A 100 year old idea is realised - a mirror is built up in the mountain side of Rjukan, to capture the sunlight and send it into the market square.
Rjukan is home to a thriving little community which manages without the sun for almost six months of the year. Rjukan lies at the bottom of a valley that is oriented east to west, with Gaustatoppen (at 1883 metres over sea level) and the other surrounding mountains immediately south of the town rendering the city sun-free from September to March.
Rjukan was built by Hydro´s founder Sam Eyde at the beginning of the last century. The town was planned with the best architects and engineers of the time, by Norsk Hydro – a so-called “company town”.
The combination of hydro power, industrial history, and architecture form the basis for Norway´s nomination of Rjukan (and Notodden) as candidates for UNESCO´s World Heritage Site list. This will most likely be formalised on the official list in 2015.
The sun mirror 1913 to 2013
The founder of Rjukan Sam Eyde launched the idea in 1913 of a “Solspeil”, or sun mirror, above Rjukan. He saw the importance of giving his workers the opportunities for sunlight in the winter. This idea is one of the few Sam Eyde did not manage to follow-through to completion.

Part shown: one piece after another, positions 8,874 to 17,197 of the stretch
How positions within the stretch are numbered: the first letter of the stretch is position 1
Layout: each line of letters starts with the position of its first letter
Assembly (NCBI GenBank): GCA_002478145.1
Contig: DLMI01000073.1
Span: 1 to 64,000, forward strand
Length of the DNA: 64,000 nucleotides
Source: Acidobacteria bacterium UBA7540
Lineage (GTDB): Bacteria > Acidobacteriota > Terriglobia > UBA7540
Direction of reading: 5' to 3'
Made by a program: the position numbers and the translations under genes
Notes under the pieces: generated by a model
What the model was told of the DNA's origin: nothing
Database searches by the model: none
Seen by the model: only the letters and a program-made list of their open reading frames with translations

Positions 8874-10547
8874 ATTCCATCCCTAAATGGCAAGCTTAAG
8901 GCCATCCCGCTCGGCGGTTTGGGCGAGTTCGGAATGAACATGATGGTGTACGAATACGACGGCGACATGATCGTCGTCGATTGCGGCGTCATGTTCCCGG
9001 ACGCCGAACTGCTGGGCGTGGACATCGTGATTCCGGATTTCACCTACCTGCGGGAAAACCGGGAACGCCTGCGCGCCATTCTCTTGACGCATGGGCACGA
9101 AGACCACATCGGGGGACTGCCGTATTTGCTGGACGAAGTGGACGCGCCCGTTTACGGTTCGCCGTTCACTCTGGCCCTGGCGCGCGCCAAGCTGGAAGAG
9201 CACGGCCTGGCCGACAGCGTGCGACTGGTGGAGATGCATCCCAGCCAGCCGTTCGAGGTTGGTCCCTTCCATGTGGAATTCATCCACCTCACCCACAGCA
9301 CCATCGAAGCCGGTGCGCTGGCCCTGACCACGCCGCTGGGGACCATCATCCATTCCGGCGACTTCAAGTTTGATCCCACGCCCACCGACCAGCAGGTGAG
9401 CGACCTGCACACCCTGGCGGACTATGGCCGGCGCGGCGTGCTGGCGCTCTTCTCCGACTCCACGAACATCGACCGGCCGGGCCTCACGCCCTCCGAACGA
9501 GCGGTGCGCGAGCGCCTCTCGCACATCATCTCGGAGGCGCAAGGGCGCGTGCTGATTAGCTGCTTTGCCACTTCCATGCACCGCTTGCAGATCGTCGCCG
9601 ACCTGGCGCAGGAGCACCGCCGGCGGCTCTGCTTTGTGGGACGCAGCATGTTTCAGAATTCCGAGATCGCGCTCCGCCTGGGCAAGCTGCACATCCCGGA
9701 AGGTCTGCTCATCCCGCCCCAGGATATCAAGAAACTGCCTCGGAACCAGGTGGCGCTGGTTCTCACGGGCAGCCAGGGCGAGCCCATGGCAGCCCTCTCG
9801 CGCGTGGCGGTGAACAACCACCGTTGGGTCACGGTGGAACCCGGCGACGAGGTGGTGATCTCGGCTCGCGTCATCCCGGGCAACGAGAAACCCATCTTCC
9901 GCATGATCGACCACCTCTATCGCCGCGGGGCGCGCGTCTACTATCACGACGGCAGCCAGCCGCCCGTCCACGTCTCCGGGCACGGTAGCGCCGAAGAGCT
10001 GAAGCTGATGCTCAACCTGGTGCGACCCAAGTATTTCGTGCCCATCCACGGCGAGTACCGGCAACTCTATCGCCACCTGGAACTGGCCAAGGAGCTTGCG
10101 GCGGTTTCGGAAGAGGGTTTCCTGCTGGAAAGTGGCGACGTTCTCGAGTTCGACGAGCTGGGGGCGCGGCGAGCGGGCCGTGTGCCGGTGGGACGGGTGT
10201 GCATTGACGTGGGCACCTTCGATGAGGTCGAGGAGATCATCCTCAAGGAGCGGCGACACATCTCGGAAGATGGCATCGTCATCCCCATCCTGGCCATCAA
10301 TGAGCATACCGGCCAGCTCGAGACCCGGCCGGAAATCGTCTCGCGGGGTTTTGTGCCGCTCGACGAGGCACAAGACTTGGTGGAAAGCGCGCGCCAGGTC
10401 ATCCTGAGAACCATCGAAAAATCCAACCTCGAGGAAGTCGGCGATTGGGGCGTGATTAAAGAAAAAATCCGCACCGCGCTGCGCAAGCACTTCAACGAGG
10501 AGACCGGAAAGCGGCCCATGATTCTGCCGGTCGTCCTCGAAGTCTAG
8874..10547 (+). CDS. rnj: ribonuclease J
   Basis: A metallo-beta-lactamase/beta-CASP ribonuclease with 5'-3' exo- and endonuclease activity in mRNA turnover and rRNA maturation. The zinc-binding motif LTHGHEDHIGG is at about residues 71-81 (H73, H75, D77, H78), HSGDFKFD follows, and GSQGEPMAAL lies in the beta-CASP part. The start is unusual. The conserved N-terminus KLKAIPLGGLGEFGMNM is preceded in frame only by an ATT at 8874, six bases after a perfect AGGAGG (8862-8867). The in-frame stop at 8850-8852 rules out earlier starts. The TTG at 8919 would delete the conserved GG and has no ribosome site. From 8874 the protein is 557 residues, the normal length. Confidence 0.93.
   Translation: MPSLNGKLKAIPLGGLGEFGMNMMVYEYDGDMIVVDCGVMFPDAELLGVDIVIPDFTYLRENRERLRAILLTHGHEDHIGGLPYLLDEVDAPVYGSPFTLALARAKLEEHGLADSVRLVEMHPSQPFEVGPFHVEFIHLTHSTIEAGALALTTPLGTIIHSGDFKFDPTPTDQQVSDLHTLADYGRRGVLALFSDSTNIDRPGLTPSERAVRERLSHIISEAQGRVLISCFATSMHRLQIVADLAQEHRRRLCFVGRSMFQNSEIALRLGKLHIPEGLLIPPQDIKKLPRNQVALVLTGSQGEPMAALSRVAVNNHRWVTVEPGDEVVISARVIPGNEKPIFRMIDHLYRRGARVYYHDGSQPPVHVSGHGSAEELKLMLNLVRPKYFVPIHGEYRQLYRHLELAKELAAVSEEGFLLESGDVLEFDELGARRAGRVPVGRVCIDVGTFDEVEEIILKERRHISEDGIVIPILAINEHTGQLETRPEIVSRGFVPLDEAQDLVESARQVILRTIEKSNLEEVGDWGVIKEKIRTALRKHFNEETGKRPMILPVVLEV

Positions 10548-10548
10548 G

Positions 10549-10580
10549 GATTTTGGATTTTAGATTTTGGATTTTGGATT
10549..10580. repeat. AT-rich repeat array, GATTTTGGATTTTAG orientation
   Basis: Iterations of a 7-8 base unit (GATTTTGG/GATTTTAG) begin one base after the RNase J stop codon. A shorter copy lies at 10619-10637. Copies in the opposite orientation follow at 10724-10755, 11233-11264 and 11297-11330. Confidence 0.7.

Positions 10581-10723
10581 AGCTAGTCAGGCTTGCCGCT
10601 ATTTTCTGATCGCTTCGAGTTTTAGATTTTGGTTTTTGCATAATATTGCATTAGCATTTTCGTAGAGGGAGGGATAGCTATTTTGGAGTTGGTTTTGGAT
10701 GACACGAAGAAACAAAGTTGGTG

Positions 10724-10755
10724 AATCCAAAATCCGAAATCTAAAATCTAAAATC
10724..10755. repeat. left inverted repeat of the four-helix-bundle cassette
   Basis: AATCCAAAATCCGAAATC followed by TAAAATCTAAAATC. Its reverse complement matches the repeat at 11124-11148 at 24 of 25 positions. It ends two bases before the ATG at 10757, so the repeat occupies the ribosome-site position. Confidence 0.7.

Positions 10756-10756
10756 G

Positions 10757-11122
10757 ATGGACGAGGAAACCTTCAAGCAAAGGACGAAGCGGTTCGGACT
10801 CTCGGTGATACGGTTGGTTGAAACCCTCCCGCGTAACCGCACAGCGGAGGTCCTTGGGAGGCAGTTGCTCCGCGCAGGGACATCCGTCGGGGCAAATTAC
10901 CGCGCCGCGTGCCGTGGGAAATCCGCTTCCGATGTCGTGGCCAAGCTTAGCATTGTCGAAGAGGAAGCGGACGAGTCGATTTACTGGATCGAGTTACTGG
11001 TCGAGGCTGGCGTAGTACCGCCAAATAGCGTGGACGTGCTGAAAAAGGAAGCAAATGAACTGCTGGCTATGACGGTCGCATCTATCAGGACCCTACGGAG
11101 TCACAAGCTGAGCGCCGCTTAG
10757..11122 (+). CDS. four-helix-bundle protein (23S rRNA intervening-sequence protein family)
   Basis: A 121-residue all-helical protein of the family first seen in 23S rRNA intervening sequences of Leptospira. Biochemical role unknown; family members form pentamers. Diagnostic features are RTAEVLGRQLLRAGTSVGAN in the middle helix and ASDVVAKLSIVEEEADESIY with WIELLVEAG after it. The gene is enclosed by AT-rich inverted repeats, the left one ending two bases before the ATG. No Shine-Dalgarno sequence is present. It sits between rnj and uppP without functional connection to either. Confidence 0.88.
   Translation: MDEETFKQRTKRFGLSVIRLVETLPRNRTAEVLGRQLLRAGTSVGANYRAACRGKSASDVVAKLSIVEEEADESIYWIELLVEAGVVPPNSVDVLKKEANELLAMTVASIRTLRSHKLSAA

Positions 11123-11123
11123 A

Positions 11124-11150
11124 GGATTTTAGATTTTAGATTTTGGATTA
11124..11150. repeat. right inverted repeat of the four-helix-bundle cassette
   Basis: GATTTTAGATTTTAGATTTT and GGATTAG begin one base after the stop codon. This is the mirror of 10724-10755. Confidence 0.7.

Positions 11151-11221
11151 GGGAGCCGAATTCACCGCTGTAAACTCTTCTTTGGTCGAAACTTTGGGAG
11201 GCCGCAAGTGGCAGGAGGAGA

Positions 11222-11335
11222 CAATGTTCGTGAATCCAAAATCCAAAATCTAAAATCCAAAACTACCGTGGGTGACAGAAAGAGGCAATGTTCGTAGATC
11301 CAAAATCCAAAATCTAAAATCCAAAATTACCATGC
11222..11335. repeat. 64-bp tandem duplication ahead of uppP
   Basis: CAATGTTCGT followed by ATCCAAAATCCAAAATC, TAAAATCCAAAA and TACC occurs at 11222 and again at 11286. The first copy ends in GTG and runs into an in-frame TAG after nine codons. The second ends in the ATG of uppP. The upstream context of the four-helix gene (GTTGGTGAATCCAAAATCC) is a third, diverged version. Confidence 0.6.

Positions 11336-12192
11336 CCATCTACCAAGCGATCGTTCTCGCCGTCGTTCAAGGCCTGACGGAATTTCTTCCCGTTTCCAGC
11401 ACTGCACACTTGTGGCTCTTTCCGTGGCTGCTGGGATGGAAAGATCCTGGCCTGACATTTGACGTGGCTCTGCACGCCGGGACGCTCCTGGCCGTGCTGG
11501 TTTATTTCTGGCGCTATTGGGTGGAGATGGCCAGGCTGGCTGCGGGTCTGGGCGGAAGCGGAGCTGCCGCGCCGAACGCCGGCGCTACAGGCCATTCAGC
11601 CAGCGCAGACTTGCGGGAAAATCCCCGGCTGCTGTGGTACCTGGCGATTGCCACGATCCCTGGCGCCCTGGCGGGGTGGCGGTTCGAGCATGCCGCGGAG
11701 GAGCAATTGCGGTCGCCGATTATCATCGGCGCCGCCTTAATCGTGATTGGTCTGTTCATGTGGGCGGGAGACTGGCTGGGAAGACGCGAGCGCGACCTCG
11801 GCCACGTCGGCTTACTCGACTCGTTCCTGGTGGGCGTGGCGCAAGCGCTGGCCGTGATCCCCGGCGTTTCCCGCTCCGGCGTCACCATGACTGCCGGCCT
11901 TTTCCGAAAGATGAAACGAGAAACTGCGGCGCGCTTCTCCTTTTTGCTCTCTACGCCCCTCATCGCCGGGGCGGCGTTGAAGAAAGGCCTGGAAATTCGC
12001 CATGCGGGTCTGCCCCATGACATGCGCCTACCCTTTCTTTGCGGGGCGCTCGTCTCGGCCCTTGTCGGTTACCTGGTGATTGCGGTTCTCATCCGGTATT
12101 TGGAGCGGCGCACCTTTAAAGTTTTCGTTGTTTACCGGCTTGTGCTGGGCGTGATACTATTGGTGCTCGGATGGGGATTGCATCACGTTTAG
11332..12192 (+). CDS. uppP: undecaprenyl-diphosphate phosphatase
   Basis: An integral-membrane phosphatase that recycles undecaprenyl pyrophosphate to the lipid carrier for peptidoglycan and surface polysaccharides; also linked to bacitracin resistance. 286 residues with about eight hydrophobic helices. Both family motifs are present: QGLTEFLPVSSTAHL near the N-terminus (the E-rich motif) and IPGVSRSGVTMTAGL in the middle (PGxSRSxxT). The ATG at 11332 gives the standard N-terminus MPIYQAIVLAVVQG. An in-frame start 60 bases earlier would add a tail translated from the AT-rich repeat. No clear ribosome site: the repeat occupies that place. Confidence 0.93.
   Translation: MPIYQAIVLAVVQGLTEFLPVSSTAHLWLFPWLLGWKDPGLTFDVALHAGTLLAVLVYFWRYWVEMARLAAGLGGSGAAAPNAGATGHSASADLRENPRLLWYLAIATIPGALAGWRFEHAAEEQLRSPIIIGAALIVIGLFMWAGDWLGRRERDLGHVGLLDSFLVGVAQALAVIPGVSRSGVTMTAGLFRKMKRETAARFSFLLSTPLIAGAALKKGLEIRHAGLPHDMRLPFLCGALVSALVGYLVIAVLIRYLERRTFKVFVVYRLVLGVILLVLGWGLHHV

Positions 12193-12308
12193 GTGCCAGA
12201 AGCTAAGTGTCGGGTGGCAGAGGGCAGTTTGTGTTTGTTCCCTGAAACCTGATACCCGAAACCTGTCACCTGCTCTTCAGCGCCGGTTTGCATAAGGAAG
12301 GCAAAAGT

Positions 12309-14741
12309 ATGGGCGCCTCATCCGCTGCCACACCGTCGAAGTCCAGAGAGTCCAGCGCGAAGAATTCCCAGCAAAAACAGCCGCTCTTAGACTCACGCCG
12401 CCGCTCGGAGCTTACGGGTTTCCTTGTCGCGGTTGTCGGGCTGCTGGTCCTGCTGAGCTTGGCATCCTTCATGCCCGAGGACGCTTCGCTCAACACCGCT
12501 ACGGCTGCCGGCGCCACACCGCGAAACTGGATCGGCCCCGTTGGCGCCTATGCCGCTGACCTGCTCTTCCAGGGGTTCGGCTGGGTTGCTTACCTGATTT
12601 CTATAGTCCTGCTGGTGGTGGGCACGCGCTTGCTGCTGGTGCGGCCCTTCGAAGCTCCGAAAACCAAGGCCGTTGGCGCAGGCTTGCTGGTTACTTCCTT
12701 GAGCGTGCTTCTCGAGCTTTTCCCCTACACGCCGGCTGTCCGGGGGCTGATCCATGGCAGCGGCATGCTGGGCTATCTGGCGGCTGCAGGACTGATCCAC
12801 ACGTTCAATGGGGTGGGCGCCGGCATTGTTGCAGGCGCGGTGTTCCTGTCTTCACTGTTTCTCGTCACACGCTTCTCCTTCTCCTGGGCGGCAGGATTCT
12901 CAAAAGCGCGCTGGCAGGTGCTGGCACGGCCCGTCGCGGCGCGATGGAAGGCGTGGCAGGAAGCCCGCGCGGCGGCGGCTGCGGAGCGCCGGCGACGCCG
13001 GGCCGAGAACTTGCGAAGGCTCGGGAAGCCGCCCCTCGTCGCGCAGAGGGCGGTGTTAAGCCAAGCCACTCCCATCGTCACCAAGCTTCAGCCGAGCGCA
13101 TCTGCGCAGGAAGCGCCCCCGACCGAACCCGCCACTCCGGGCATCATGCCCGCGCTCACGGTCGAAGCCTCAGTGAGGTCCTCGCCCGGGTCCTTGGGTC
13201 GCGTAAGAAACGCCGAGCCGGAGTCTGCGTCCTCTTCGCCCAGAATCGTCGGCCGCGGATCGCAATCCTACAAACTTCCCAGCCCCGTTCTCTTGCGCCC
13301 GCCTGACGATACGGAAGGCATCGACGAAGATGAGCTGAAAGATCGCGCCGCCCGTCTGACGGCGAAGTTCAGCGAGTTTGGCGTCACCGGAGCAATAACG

Instead, his successors built a gondola in 1928 to transport Rjukan´s inhabitants to the winter sunshine. This gondola is called Krossobanen. It remains functional, and is an important connection between the town and the mountains, where the sun´s rays are limited to in the winter months. Krossobanen transports thousands of people to the mountains every year.
Today´s technology has made an idea that was first conceived in 1913 possible: to deliver the sun to the people of Rjukan.
A computer-driven heliostat, placed at the top of the steep mountain wall, 400 metres over the town, captures the sun´s rays and directs them into Rjukan square.
The Solspeil is installed on the mountain wall at 742 metres over sea level, about 450 metres above the Rjukan market square. Each mirror is 17 metres in area, or together 51m2.
The mirrors will capture the sunlight and send it into the market square, where it will have an elipse shape of about 600 m2. The reflected light will have between 80 and 100% of the effect compared to the light that is captured by the mirrors.
The mirror (heliostat) has two axes on which it moves, and a previously installed computer program follows the sun´s route during the entire year. The mirror is guided by wireless computer communication from the market square below. The mirror is powered by solar and wind energy.